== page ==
3. angela (aka doris) (unregistered) on January 18th, 2007 @ 9:06 am

    thanks, jillian!

    dana, i know what you mean. i consciously didn’t title this post “new york vs l.a.” although my other city comparisons are titled as such (new york vs japan, new york vs canada).

    and if you tally up my “points,” l.a. is ahead of new york! what can you do.


  4. Noah (unregistered) on January 18th, 2007 @ 10:39 am

    Yes, I agree Dana! The biggest culprits seem to be the rap community, but clearly it is happening everywhere. On that LA blog, people get soooo firey ripping NYC based on nothing. Everyone should just live their life!

    The one exception here is Boston. I lived in that city for 4 years, and it defines the word “suckfest.” Simple-minded and “meadheady,” the majority of the city seems to have a serious inferiority complex and feels it necessary to rip NY at every single gathering. I once heard an impromptu “Yankees Suck” chant while shopping in a mall… true story!


  5. angela (aka doris) (unregistered) on January 18th, 2007 @ 10:46 am

    noah, so true about boston. i lived there for 3 years and totally agree about the, um, small town mentality and feeling insecure in the shadow of new york.

    a coworker told me about an impromptu “yankees suck” story too. it was at fenway – but the yankees weren’t even playing! and another time my friend’s husband got yelled at for wearing a yankees cap. were they in fenway? no, they were at the MFA!

    hmm, how did this turn into an anti-boston rant?


  6. Noah (unregistered) on January 18th, 2007 @ 10:53 am

    It might have!!! hahaha

    The worst one was when I heard a Yankees Suck at a Counting Crows concert… I mean, the band is from San Francisco, for christ’s sake!


  7. wyn (unregistered) on January 18th, 2007 @ 1:11 pm

    Angela, that was a fascinating comparison between NYC and LA. It’s interesting because in Canada, people who revile Toronto say it’s a wannabe New York and the people who hate Toronto the most are possibly Vancouverites who are guilty of recreating a California mecca here. It’s nuts! So there are definitely things you say about each city that rings true for their northern “counterparts.”

    I think the Eastern cities have an edge but it really depends on what kind of entertainment and lifestyle you value the most. And the people who live those dicotomous lifestyle will struggle against each other forever onward! =P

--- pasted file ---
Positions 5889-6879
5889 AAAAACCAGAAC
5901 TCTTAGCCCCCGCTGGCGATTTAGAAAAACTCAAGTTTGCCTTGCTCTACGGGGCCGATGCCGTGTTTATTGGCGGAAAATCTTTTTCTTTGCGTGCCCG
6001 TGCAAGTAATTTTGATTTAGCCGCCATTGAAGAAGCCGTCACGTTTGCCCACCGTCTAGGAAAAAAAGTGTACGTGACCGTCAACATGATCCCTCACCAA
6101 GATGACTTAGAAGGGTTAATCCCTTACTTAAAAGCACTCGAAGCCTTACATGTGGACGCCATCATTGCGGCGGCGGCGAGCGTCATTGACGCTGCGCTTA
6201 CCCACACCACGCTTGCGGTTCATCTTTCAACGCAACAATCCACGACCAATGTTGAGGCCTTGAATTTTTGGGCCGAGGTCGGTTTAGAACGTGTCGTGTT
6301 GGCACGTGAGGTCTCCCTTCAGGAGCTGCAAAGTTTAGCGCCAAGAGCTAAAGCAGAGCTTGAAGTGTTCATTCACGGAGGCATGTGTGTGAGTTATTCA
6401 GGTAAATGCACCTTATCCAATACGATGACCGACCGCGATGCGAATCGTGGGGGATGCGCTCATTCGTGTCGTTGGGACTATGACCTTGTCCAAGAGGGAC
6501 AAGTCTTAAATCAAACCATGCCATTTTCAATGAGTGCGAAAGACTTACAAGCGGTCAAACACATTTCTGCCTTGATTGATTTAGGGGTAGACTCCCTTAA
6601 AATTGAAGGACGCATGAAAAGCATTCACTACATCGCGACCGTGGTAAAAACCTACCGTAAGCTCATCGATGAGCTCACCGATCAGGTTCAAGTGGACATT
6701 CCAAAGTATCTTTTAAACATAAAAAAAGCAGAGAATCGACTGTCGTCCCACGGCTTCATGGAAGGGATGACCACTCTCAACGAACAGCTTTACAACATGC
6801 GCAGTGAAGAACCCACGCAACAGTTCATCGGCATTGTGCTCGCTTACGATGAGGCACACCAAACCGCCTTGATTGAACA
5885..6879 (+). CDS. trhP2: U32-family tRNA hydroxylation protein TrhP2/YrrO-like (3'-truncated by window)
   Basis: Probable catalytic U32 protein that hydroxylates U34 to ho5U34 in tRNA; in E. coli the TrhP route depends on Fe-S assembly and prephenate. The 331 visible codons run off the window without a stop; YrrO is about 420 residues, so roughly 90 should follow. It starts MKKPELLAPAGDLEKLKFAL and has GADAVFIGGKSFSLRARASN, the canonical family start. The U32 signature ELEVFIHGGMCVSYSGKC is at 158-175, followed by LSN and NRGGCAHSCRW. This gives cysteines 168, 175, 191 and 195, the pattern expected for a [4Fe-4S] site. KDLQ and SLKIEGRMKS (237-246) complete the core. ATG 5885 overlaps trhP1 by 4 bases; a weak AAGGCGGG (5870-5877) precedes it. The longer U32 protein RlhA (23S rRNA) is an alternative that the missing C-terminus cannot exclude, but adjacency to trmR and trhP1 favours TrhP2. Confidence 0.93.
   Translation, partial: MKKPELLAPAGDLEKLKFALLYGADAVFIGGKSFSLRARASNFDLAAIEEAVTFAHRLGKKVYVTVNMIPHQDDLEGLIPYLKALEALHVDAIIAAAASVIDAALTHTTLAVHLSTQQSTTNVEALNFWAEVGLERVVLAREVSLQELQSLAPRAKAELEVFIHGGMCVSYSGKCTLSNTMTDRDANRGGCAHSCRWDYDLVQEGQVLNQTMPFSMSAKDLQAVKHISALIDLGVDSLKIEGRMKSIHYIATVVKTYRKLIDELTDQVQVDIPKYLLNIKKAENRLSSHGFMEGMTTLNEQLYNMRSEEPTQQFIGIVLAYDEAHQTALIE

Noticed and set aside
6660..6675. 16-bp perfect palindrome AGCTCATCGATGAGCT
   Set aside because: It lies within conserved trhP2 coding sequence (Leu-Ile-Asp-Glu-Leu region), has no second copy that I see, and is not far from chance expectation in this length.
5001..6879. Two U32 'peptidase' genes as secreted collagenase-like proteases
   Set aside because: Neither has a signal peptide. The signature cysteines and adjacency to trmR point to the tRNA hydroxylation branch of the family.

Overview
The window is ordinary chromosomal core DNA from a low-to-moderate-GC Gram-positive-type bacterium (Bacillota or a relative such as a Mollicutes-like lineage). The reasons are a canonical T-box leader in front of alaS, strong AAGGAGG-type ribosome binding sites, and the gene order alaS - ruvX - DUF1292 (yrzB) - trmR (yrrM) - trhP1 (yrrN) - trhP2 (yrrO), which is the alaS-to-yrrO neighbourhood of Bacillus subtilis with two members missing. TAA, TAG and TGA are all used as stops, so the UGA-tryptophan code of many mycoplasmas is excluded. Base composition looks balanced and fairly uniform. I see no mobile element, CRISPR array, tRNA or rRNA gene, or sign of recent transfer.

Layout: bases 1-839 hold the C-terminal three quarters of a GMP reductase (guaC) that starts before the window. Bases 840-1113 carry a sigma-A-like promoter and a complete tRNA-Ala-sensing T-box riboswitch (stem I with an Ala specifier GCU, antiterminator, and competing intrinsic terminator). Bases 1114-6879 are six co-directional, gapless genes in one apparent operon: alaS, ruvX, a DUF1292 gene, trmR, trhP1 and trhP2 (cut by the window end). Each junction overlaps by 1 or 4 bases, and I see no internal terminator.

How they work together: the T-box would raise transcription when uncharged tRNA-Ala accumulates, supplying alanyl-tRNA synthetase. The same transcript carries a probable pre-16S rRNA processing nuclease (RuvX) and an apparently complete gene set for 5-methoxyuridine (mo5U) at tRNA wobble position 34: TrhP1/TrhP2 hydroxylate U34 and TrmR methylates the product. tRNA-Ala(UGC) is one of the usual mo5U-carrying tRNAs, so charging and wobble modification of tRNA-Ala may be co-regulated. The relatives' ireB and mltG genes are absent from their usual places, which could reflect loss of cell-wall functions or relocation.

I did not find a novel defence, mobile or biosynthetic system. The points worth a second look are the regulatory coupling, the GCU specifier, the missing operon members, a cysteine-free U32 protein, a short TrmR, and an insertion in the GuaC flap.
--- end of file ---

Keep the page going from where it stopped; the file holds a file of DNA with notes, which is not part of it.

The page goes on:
8. ned (unregistered) on January 19th, 2007 @ 4:55 am

    I think of NY and LA as two sides of the same coin. NY holds America’s roots and urban tradition while LA is the site of America’s cultural innovation and experimentation. NY faces Europe, the source of America’s traditions while LA faces Asia, the destiny of our interests. NY controls the world’s material wealth while LA controls the world’s cultural ether. Sure NY has more curated art in the form of museums, but LA is where contemporary art lives. It’s also the creative capital for popular culture, constantly influencing what the world thinks of itself and of America. The interesting thing about LA is that it is the only other city in the country which can claim to be it’s own center of the world. Angelinos don’t have an inferiority complex like Bostonians because they’ve never really had to look toward NY for anything. I think that’s what makes the rivalry so fun. LA and NY are simultaneously dictating what it means to be American, with neither one emerging the undisputed winner.


  9. Eric Molinsky (unregistered) on January 19th, 2007 @ 9:45 pm

    Okay, I have to jump into this conversation having grown up in Boston, lived in LA for ten yeas and now settled in New York. I absolutely agree with Ned’s post. I find that New Yorkers and Angelinos have much more in common than other parts of the country. I didn’t realize how provincial Boston was until I lived in LA and NYC. Both LA and NYC are places for people who realized that where they used to live wasn’t going to help them achieve their ultimate potential. I actually found LA to be more diverse than NYC, I met people from Alabama, Montana, Nebraska and Hawaii in LA but I tend to meet northeasterns in NYC. I’m also shocked how often New Yorkers associate LA with Jessica Simpson on a red carpet. That was a very small part of the city that most Angelinos ignored – it’s like equating all of New York with Donald Trump. I found in both cities that the stereotypical people weren’t the ones born there. The native born Angelinos were just as smart as anyone I knew in the East Coast – and many of them went to California state schools. The only difference I found is that they were less likely to be therapy, they had that Western boot-straps attitude. The hippie-dippie New Age girl at the drum circle on Venice Beach talking about her past lives was from Wisconsin. Also from somewhere else are the snobby New Yorkers who say they “loathe LA.” I find the people who grew up here aren’t jerks, they’ve very curious about California. But I have to add, LA only seems like a paradise from November to May. When the Santa Ana winds die down and the smog returns, you’ll need to walk around with Sun Block 40 and an oxygen mask. And while New York has great high end and low end food (especially pizza and bagels), L.A. has New York beat hands down in the category of great meals within the $8-20 price range. It’s the town where everybody does lunch — so there’s a lot of competition. God, I miss those tacos at Sharky’s on Sunset and Vine.